Vitamins are organic compounds that are essential for normal metabolic functions. These features include the use of proteins to repair damaged tissue and the conversion of fat and carbohydrates into energy. They do not directly supply the body with energy or calories. Since vitamins (with the exception of vitamin D) cannot be synthesized by our body, they must be consumed through the diet to prevent vitamin deficiency disorders.

There are a total of 13 vitamins that fall into two categories: fat-soluble and water-soluble. Water-soluble vitamins that include the vitamin C and B complex groups cannot be stored in the body. They must be constantly replenished as they are quickly removed through the urine. Liposoluble, on the other hand, can be temporarily stored in the liver and adipose tissue.

vitamin History

Long before the discovery of vitamins, many cultures knew that certain foods had great benefits to our body's health. In the times of the ancient Egyptians, they fed the liver of their patients to cure night blindness. Recent evidence illustrates that night blindness is caused by vitamin A deficiency.

Since the 18th century, many doctors and scientists have made deep discoveries about the nature and benefit of vitamins.

In 1747, the Scottish naval surgeon discovered Dr. James Lind, a nutrient (now known as vitamin C) found in citrus foods helped prevent scurvy
In 1905, Dr. William Fletcher that if he removed certain nutrients (now known as vitamins) from food, a disease would occur. He made this observation while investigating the causes of beriberi in Southeast Asia. Dr. Fletcher concluded that the unpolished rice husk contained "special factors" that prevented beriberi.
In 1912, the Polish scientist Casimir Funk called the nutritional parts of our food, a "vitamin," "vita," meaning life, "amine," a molecule found in thiamine. He later concluded that if we lacked certain Best vitamins for erections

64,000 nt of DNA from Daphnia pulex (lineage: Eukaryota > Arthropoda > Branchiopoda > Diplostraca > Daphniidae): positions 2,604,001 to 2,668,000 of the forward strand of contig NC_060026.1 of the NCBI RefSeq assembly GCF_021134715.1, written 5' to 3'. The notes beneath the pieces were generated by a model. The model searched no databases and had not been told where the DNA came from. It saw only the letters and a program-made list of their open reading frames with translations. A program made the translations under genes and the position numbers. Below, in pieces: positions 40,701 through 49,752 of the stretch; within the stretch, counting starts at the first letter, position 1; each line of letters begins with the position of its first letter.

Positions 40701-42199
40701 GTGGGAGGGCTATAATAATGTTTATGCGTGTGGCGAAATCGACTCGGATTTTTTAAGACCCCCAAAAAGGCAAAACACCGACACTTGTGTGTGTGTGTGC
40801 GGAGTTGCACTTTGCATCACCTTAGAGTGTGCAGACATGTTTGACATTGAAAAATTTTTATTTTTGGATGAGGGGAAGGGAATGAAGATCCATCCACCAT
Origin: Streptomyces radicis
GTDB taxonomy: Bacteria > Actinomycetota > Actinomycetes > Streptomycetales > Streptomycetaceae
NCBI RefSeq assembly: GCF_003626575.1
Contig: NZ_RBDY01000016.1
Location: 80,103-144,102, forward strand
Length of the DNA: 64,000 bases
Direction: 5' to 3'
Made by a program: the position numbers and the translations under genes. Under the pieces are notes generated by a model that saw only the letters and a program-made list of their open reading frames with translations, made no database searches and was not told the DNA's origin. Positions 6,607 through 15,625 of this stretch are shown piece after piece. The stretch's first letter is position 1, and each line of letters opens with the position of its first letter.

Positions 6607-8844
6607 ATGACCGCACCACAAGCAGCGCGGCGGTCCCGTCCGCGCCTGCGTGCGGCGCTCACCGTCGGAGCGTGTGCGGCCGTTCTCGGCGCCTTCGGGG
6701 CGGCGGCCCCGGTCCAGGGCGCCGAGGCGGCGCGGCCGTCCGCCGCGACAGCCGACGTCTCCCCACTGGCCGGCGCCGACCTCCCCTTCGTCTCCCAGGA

, the associated diseases could occur.

Vitamin A is a fat-soluble vitamin that helps us look in the dark. It is known as retinol because it produces pigments found in the retina of the eye. Vitamin A helps promote the health and growth of all cells and tissues found in our body. Assist in the formation and maintenance of healthy teeth, skin, tissues and mucous membranes.
Vitamin D is a fat-soluble vitamin found in certain foods that our body can produce after exposure to UV rays from sunlight. This vitamin helps absorb calcium and phosphorus and helps deposit these minerals into teeth and bones. By promoting calcium absorption, vitamin D helps build and maintain strong bones. Studies suggest that vitamin D also helps maintain a healthy immune system and helps regulate cell growth and differentiation.

Vitamin E is a fat-soluble vitamin and a powerful antioxidant that protects cellular tissue from the harmful effects of free radicals. Free radicals are potentially harmful by-products of energy metabolism, which can contribute to the development of cardiovascular disease and cancer. Research has shown that vitamin E can help prevent specific cancers such as colon, breast and prostate. In addition, recent studies have shown that vitamin E stimulates the immune system, improves brain function and helps in the formation of red blood cells. Vitamin E has been observed to help reduce the risk of developing various visual disorders, such as cataracts or macular degeneration.

Vitamin K is a fat-soluble vitamin, commonly known as the "coagulant" vitamin. The main responsibility of this vitamin is to regulate normal blood coagulation (through the formation of prothrombin). Blood clotting occurs immediately when there is an injury or tear in any blood vessel. Regulates this process by helping the body transport calcium. Vitamin K participates in the synthesis of several proteins necessary for functions such as coagulation and anticoagulation. Vitamin K, by preventing the hardening of the arteries, can reduce the onset of heart disease and heart failure.
Vitamin C is a water-soluble vitamin that affects the body in many different ways. It is necessary for the synthesis of collagen, an important protein used to create blood vessels, scar tissue, skin, tendons and ligaments.

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Vitamins are organic compounds that are essential for normal metabolic functions.